When we had chickens, several times I freeze dried eggs. In this post, I had freeze dried 96 eggs in several cycles. That was 8 dozen eggs. In this post, it was 14 dozen. I’ve freeze dried probably more than 200 dozen eggs, mostly form when we had chickens. In this post, I wrote about rehydrated them and how we liked those. Now that I’ve done this a few times, I know that 2 tablespoons of freeze dried eggs and 2 tablespoons of water is about perfect.
We store almost all of our freeze dried foods in mason jars. Mylar bags are good too but I don’t use those often for several reasons.
- Oxygen absorbers are recommended for mylar bag food storage. That’s another expense.
- Mylar bags crush easily and freeze dried food will crumble if the bags are mashed. This is fine for eggs or potato flakes but not so good for food items that are meant to hold their shape such as peas, carrots, turkey, etc.
- Rodents can chew through mylar bags unless they’r stored in heavy duty plastic storage containers.
- For the most part, they are not reasonable.
Mylar bags are great for traveling. We rarely travel but bringing along a few mylar bags of food is great to cut down on eating out. When it’s time to serve, water can be added to the mylar bag to rehydrate the food. I often store a few mylar bags of whatever I’m putting up and pass those along to Chad for when they’re camping.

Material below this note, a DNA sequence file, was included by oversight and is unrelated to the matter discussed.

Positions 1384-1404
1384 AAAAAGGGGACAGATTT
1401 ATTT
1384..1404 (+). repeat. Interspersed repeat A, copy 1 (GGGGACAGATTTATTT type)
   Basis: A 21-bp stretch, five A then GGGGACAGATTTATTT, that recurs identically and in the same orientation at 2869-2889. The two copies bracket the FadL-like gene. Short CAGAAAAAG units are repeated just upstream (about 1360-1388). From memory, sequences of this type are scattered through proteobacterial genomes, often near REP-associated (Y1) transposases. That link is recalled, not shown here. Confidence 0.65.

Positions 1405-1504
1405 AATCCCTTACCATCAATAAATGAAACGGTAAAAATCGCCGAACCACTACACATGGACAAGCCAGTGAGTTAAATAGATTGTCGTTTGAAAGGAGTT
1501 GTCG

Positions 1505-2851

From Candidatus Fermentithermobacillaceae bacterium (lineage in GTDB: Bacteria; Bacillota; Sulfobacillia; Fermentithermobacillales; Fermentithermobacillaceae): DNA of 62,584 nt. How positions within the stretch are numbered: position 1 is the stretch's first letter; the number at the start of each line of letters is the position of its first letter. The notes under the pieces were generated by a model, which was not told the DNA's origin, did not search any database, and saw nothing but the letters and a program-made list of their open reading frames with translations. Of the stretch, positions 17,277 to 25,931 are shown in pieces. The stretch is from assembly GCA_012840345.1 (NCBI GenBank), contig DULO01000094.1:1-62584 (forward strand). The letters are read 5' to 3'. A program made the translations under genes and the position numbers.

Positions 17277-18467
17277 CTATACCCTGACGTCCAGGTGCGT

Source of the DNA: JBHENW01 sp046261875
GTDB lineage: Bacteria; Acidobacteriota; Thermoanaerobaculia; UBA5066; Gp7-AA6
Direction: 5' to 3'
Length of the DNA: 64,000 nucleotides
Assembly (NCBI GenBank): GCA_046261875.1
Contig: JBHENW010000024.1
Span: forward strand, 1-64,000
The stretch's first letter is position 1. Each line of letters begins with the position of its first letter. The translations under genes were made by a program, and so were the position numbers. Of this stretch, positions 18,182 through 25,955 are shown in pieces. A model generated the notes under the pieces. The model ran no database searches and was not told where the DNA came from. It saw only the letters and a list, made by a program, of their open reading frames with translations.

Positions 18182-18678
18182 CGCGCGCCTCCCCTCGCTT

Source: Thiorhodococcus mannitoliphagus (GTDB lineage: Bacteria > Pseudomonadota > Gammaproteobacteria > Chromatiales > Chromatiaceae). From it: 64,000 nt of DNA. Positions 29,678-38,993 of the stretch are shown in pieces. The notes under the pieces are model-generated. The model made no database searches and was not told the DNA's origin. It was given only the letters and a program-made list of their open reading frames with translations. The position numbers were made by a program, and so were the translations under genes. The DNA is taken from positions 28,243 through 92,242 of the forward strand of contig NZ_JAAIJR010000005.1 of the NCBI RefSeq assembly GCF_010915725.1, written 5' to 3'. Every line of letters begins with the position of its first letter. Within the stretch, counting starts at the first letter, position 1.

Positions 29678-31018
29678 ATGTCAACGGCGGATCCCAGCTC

On average, 7 mil thick or thicker bags are currently run a bit less than $20 for 50 one quart size bags. 100 300 cc oxygen absorbers are about $15, so for 50 bags and 50 oxygen absorbers, the packaging cost would be about .55 per package (bag and oxygen absorber). A case of quart Ball jars here costs about $13 so that’s about $1.08 per jar. If I use them twice, that’s about the same as one bag and one oxygen absorber and I use the jars over and over and over. If I’m vacuum sealing them (vs. canning), I re-use the lids over and over so it’s way more economical for me to use the jars.
Anyway . . here are the eggs when they came out of the freeze dryer.
And here they are a bit of time in the blender.
That’s six dozen eggs all reduced down to two quarts and one pint. We don’t eat eggs every day but if we did, that would be about enough for 18 days. Of course, we don’t eat freeze dried eggs unless we are out of fresh eggs . . and I hope that doesn’t happen but we have them if we need them.